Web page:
Hey, did you know that in the Battletech miniature wargame, the mechs aren’t plug-and-play? You choose one of the variants of, say, Atlas, and that’s it, no switching weapons and systems. Well, what if a giant robot game was the complete opposite of that? This intrepid reporter investigates Mech Armada Early Access.
Monsters! That’s what suddenly and inexplicably invaded Earth. Humanity reacted to that like we always do when faced with a technologically inferior enemy with no airpower. We died in droves and went into hiding. Only a single mad scientist is working on the project to win back the surface. Giant robots that nanobots assemble out of pure energy! You’re going to lead one such force, again and again.
Cry havoc! Let loose the mechs of war!
And with that, I’ll tell you that Mech Armada is also a roguelike, but with stakes lower than ever before. The monsters already won on the surface, and you’re just trying to take it back because a mad scientist told you to do so. If you lose, you can just come back out for another go. The reason why you’re starting from scratch (except for some meta upgrades) is never elaborated on.
Once you hit the battlefield, Mech Armada is a fairly conventional turn-based strategy game. You move your units, then the enemy moves. Along the way, you’ll want to grab battery locations to collect power and summon reinforcements. The enemies only have what they start with, so you’re at an advantage in that regard. You can’t really kite enemies to farm energy, as there is an unexplained wall of energy that moves across the battlefield, killing everything it touches. This actually benefited me a few times when a chonker boss didn’t get out of the way in time.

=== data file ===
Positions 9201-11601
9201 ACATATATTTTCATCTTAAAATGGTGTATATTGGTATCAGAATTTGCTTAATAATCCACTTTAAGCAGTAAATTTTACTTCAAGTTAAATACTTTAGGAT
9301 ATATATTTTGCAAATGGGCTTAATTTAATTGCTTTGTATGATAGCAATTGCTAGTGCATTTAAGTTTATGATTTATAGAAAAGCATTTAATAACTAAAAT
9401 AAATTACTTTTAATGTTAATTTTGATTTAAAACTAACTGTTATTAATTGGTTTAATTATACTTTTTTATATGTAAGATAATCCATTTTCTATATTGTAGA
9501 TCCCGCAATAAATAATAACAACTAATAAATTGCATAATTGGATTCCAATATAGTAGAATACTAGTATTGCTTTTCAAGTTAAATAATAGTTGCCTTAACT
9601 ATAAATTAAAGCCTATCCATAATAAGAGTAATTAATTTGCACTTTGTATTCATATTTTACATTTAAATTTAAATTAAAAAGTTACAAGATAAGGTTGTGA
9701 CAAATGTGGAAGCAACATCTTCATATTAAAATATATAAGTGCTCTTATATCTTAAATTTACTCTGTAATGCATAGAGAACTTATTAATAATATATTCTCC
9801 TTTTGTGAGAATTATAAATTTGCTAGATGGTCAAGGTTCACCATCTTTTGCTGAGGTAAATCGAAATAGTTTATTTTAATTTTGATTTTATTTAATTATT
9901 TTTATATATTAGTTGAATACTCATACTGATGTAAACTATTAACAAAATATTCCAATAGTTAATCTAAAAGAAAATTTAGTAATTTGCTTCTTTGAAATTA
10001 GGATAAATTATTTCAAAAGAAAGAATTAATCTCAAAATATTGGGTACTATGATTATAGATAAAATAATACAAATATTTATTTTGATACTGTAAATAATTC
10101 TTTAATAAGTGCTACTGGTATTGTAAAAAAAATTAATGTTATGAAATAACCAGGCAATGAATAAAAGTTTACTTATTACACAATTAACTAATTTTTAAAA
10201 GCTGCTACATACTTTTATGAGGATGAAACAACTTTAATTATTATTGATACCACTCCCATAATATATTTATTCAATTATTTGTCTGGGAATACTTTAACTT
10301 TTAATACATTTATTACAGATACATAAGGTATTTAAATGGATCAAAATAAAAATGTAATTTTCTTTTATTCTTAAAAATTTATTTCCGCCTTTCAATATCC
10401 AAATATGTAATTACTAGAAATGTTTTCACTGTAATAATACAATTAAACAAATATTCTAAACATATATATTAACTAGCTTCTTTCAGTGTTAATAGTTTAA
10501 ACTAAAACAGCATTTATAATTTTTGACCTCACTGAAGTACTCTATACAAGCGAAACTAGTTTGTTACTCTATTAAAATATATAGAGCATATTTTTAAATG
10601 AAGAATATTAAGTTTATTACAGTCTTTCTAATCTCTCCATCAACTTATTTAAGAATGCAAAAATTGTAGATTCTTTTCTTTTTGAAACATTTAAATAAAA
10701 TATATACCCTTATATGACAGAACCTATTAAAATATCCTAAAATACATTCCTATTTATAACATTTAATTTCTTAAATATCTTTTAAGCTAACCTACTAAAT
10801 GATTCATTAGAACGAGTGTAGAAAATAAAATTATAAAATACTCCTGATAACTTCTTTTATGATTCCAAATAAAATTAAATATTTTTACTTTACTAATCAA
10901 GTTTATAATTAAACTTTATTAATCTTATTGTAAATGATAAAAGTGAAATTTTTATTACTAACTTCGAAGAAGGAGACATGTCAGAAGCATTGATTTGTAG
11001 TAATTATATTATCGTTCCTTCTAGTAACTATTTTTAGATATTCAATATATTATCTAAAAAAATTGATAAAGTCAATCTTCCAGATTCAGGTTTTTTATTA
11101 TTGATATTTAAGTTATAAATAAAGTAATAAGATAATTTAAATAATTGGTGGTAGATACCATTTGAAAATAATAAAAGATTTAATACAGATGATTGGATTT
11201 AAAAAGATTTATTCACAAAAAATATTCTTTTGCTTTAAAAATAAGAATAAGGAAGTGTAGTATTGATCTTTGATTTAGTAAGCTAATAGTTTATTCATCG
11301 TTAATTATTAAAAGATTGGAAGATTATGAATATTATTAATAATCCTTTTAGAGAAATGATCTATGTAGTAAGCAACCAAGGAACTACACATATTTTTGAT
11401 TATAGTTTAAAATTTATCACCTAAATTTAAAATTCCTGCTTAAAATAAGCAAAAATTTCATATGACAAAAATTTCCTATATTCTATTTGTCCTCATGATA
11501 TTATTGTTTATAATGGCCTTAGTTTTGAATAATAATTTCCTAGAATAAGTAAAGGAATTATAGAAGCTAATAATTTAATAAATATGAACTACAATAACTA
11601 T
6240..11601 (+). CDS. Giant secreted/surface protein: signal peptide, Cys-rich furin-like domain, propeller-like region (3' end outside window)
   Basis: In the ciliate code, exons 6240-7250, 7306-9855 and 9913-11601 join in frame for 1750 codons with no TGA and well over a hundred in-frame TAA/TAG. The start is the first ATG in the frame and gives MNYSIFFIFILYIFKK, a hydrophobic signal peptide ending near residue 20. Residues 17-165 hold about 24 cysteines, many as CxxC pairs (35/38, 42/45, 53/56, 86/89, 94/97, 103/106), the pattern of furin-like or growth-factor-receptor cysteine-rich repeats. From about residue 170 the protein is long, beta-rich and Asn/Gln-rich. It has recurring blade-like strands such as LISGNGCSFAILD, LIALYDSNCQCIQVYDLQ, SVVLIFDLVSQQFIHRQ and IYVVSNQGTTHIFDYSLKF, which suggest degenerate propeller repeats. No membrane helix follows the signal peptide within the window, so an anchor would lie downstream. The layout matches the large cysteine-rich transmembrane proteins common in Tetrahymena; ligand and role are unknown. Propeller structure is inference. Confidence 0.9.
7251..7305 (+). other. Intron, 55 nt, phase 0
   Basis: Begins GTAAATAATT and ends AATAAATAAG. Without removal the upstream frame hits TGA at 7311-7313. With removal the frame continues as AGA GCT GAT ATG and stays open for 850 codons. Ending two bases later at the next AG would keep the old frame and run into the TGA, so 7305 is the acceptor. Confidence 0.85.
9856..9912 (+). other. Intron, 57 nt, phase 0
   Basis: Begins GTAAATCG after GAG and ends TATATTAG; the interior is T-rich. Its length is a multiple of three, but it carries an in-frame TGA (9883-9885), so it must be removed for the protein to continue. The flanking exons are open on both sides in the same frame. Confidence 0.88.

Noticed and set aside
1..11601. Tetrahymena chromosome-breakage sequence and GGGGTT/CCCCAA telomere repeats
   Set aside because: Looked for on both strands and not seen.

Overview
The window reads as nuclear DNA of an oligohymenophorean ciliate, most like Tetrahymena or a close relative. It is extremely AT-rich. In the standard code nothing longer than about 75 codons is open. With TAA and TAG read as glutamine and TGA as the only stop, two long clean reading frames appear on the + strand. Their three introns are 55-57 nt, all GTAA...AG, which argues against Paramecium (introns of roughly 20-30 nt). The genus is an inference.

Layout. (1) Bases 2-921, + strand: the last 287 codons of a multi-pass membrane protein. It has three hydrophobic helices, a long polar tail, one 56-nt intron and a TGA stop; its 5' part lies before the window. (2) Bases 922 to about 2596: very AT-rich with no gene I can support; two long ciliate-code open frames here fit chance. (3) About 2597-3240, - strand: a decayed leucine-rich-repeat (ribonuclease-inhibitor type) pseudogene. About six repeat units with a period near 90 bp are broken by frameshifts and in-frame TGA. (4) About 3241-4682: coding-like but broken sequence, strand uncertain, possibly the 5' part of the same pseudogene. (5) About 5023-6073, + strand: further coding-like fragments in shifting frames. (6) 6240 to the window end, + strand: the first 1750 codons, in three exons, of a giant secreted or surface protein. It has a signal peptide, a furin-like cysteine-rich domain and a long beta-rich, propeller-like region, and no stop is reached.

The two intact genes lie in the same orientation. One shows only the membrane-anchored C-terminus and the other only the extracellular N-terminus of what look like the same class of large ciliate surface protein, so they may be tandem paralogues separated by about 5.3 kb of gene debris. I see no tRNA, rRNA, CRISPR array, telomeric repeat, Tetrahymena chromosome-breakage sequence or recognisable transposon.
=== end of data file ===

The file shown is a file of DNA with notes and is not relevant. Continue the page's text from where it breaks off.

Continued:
The monsters are often stronger than any individual mech, so you’ll need those reinforcements. Other than that, the map also features energy you collect for the meta upgrades – and you have to grab those before the enemies do. There’s also a variety of annoying barriers, like rough ground that only walkers can traverse.
I made dis
But the real meat and bones of Mech Armada is constructing the right mechs to win. You always start with the same two designs, though you can switch the parts around. Considering that the torso parts are identical, it’s only about choosing which gun to match with a specific propulsion system.
Oh, and this is where the deckbuilding aspect comes in. When you unlock a mech part, you can only unlock a single instance of that part. It can only be used in a single design. Want to get another Double-Double, the starting double-barreled cannon that can shoot diagonally and outrange the starter Machinegun? Best spend some of those credits to unlock another weapon while praying to RNGesus that you get the Double-Double instead of a flamethrower and an armor booster.
While this can be frustrating, it is a fairly elegant way for Mech Armada to prevent you from just doing the same thing over and over. Though on my last run, I determined that extremely cheap bots can take you a long way. For instance, you can attach the MG to a basic starter track chassis.